That being said, it's not all negative for the DCA method. During the same periods, the average maximum drawdown is 9.98% for the control portfolio, but only 5.87% for the DCA method.
If we factor the two by calculating the Martin Ratio (a measure of returns versus drawdowns, a higher number is better), we have 13.06 for investing-all-at-once, versus 13.50 for dollar-cost averaging. So, in short: DCA, not worth it.
How to make Dollar-Cost Averaging work
The reason for the lacklustre performance of dollar-cost averaging is the low returns provided by cash. The higher the returns we can generate on that cash before committing it to the stock market, the lower the opportunity costs.
Unfortunately, traditional short-term, low-risks assets such as savings accounts or T-Bills currently return close to nothing. We can try investing in Bonds, all at once, for instance with iShares Barclays Aggregate Bond Fund (AGG), then progressively cash out of bonds to buy stocks instead, at the same rate of $10,000 per month. Because AGG wasn't available in 1990, we have to start our simulations later, in January 2004:
Although returns are still not as high as with investing everything in stocks at once, the gap is smaller, at 5.8% average annual return versus 6.96%. Furthermore, substituting bonds for cash in the DCA portfolio still contributes to lower risks, and the average maximum drawdown still decreases significantly, from 10.61% to 5.99%.
We may try to do even better, by looking at assets that provide still higher returns. Between 2004 and now, investing in AGG for 12 months returned only 4.26%, or 63% less than stocks. Another issue is that bonds have become positively correlated with stocks in the last decade or so, making bonds a less attractive asset class for diversification. The ideal asset to exploit dollar-cost averaging's benefits would be to substitute the non-invested cash with an uncorrelated, low volatility asset with decent returns.
One solution is alternative lending. Notes issued by Internet-based origination platforms like Lending Club (LC) have, in the last 10 years or so, performed around 7% net per year, with a very low correlation with the stock market (see for instance this analysis I made a few years ago). Investing in Lending Club can be done is a very diversified way, by putting as little as $25 in a note. This diversification limits overall portfolio volatility. One constraint is that liquidity for notes is pretty poor. It may take up to 36 months (or even 60 for longer term loans) to get all the money back. But while liquidity for alternative lending is a disadvantage, the consistent and predictable cash flow from note payments can work in our favor for a dollar-cost averaging strategy.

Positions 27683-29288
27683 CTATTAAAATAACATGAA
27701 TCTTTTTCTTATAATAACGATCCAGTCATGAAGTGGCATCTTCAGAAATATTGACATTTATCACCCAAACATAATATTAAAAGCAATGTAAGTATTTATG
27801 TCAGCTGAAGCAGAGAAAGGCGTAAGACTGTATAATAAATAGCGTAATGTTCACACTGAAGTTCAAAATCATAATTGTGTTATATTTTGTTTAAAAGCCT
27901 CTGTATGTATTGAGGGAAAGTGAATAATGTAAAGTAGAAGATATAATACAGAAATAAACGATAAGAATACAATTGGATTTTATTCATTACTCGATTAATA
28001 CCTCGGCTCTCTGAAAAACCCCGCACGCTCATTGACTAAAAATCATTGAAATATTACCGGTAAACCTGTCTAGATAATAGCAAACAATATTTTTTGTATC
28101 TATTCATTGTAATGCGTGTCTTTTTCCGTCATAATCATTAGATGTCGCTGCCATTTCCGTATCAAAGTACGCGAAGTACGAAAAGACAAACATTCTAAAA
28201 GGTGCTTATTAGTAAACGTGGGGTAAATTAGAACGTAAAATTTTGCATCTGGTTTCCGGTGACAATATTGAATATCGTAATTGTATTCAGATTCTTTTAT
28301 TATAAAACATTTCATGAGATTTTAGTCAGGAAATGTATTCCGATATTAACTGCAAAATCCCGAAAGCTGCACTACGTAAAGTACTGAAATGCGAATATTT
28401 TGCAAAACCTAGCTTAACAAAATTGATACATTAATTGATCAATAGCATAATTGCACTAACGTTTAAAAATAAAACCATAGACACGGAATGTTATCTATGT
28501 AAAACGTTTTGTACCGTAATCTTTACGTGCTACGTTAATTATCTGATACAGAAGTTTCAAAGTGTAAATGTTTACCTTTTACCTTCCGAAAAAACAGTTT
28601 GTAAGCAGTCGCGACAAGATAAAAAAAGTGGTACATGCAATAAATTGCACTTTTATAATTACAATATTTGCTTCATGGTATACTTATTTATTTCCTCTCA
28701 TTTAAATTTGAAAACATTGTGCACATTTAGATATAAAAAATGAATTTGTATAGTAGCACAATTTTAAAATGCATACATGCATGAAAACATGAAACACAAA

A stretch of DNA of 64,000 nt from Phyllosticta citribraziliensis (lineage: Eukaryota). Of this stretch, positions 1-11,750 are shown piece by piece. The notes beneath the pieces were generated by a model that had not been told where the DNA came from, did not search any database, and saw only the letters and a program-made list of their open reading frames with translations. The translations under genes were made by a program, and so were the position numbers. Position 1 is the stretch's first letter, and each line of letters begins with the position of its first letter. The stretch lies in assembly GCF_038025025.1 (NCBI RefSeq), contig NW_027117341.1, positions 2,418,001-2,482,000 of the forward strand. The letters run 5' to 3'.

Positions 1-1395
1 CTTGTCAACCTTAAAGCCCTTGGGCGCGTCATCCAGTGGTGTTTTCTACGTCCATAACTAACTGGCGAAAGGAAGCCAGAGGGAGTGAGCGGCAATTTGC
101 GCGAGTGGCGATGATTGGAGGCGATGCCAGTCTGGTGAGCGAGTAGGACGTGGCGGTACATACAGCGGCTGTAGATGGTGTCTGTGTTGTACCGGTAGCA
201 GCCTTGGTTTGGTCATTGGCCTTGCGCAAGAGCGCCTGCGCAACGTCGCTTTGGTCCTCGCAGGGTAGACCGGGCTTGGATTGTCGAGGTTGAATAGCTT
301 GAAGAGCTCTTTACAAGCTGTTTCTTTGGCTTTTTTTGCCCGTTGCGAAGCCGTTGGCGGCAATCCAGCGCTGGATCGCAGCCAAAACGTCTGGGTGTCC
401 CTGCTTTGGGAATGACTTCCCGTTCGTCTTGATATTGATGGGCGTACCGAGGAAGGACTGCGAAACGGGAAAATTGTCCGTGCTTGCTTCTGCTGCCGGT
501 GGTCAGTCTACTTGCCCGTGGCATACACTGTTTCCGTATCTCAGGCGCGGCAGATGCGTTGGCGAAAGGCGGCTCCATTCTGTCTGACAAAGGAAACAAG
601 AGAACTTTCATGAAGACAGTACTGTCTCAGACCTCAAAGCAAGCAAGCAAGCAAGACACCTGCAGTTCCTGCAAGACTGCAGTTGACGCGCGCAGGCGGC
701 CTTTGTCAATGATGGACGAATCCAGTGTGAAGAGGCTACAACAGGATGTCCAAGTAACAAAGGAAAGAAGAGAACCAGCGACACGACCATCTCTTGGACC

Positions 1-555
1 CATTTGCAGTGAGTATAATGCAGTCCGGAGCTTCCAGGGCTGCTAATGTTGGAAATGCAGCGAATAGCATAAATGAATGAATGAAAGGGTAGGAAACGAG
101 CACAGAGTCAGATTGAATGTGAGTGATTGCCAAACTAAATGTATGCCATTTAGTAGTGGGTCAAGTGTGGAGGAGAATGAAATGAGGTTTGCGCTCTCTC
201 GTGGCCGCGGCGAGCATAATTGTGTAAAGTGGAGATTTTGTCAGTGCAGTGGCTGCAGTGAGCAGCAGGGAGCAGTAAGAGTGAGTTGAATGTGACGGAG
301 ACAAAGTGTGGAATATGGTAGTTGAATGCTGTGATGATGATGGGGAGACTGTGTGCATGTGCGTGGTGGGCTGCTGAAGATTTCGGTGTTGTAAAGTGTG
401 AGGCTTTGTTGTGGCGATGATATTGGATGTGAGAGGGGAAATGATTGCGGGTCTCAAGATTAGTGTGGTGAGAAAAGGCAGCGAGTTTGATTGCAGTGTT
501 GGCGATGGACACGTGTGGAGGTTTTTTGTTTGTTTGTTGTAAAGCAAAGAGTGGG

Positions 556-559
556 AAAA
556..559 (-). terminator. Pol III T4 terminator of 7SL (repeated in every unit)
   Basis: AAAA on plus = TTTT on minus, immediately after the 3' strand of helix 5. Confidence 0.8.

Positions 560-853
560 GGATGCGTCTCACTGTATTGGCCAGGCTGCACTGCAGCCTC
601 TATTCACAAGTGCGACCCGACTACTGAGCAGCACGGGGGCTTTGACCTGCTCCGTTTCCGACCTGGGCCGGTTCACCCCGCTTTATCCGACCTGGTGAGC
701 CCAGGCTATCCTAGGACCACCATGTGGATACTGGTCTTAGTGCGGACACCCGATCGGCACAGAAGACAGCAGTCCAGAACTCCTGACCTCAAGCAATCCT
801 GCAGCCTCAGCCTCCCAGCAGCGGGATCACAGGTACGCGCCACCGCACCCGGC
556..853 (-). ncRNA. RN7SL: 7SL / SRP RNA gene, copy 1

However, this longer duration means we must tweak the previous dollar-cost-averaging simulations to invest $3,333.33 per month, for 36 consecutive months. With a 7% net annual return for our 'cash', the dollar-cost-averaging method now looks much more attractive:
While overall performance remains slightly lower, at 7.35%, the maximum drawdown is now only 1.12%, making it a much, much safer investment.
The stock market has historically been one of the best investments one can make. But the asset class's volatility and near-impossibility of timing the market means that the returns one receives for their investment can vary greatly depending on when one deploys their capital.
Dollar cost averaging is a solution to minimize downside volatility of the stock market. However, the opportunity cost for dollar-cost averaging is very high. Investors who use the strategy also significantly mute their portfolio's upside potential.
Dollar-cost-averaging can work in the investor's favor, but only when un-deployed cash can provide a significant return. Combining dollar-cost averaging with alternative lending supplements the drawbacks of each strategy, which can result in much lower overall portfolio risk for a given return.
Disclosure: I am/we are long SPY. I wrote this article myself, and it expresses my own opinions. I am not receiving compensation for it (other than from Seeking Alpha). I have no business relationship with any company whose stock is mentioned in this article.